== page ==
excerpts from

Three Years
on the
Nowhere Road

To a new camp, further downriver

At the end of November, as promised to the rangers, we dismantled and cleaned up the camp. Everyone scattered, most of them leaving the Peninsula for the winter in search of drier climes. Mitch and John had the idea that I was such a greenhorn I couldn’t safely look after myself, and so decided we would all find a new location and build a shelter together. In fact, they were both making plans to get out of the woods as soon as possible, and figured I would come to my senses and leave the woods as well, once the cold rains began in earnest.

They found a new location further downriver, just out of the national park, which meant it was probably on land owned by one of the big logging companies like Weyerhauser or Rayonier. It took us about a day to put up the new shelter, using visqueen and poles from the old shelter. It was right on the river, at the base of a steep slope, and well out of sight of the road. There was a partially hidden place just off the road where Mitch could park his truck. It wasn’t ideal, everything considered, and it would just be a matter of time before we were discovered and booted off, but Mitch figured none of us would be there that long anyway.

Our immediate problem was finding a stove. The cast iron one used in the first camp had finally met its Waterloo, and the county dump had nothing else on offer just then. New stoves weren’t available in Forks. You had to drive to Port Angeles for the nearest dealer, but none of us wanted to lay out the cash for a new one anyway.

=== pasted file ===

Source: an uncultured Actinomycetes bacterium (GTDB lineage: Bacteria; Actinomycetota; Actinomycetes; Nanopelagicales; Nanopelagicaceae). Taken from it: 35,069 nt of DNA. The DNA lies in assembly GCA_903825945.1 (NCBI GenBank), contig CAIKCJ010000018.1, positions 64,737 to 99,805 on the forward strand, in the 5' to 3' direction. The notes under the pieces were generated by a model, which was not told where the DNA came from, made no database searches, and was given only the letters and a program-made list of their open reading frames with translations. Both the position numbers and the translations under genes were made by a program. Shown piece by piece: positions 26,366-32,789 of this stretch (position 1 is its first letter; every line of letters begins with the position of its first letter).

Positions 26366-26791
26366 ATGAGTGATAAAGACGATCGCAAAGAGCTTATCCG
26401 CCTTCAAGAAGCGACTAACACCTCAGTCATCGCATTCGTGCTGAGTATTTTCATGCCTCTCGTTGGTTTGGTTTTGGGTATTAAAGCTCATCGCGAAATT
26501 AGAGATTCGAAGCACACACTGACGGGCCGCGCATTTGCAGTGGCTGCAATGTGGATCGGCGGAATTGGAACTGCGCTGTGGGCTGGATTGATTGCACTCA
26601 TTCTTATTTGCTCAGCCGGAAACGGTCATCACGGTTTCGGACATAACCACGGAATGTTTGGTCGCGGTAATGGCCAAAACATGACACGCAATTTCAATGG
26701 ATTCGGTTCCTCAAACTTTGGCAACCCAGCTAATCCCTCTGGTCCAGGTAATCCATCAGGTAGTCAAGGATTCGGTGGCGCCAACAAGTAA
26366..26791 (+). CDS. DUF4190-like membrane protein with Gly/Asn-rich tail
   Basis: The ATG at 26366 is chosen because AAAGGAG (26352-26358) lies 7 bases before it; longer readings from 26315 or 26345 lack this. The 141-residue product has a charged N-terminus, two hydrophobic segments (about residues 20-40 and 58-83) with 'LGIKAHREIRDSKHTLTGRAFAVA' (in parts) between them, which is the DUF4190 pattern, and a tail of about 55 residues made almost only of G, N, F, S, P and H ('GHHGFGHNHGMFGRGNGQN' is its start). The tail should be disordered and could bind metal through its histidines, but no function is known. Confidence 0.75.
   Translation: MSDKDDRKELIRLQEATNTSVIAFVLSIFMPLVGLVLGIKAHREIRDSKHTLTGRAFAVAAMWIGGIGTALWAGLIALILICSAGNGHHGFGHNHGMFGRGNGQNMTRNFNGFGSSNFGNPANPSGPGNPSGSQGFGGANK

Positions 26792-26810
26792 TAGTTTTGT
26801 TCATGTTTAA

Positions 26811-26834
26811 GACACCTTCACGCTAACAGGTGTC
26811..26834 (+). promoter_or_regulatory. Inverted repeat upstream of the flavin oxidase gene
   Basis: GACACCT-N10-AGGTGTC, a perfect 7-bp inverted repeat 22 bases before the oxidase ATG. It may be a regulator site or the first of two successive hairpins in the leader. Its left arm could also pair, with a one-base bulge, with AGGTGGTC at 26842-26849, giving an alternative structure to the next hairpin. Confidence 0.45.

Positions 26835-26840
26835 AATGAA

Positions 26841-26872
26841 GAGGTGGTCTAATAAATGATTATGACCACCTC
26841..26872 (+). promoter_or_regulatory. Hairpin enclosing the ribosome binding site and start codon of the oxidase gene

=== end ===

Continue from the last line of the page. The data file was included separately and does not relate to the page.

Mitch had the solution. He motioned me toward his pickup. “Come on,” he said. “Time for you to meet Robert Lee!”

More excerpts from
Three Years on the Nowhere Road
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Off to the wilderness

A bus from the Twilight Zone

I am picked up, then dumped

On a dark, deserted highway,
the kindness of a stranger

My first ride in a logging truck

Forks, logging capitol of the world

To a camp on the Calawah

Job Interview

Up before dawn, a logger’s breakfast

My first day at the mill

A dip in the river

Working deck

I nearly lose a hand

To a new camp, further downriver

Robert Lee:
the old logger who lived in a box

The Dickey River People

When a barrel stove becomes a cannon

Alone at last

At the outfitters

On Christmas Day, I am flooded out

At the mill, I am promoted to splitter

A scene out of Dr. Zhivago

Settling in for a solitary winter

Encounter with a sasquatch?

Hanshan, the mad hermit poet

Hiking the coastline with a tomcat

A night on a seastack

I join an encampment of friends
on a tributary of the Hoh

Calling on the country estate
of Robert Lee, Esq.

Visiting around the Peninsula
in Robert Lee's 2-gear sedan

A visit to a Makah family on Neah Bay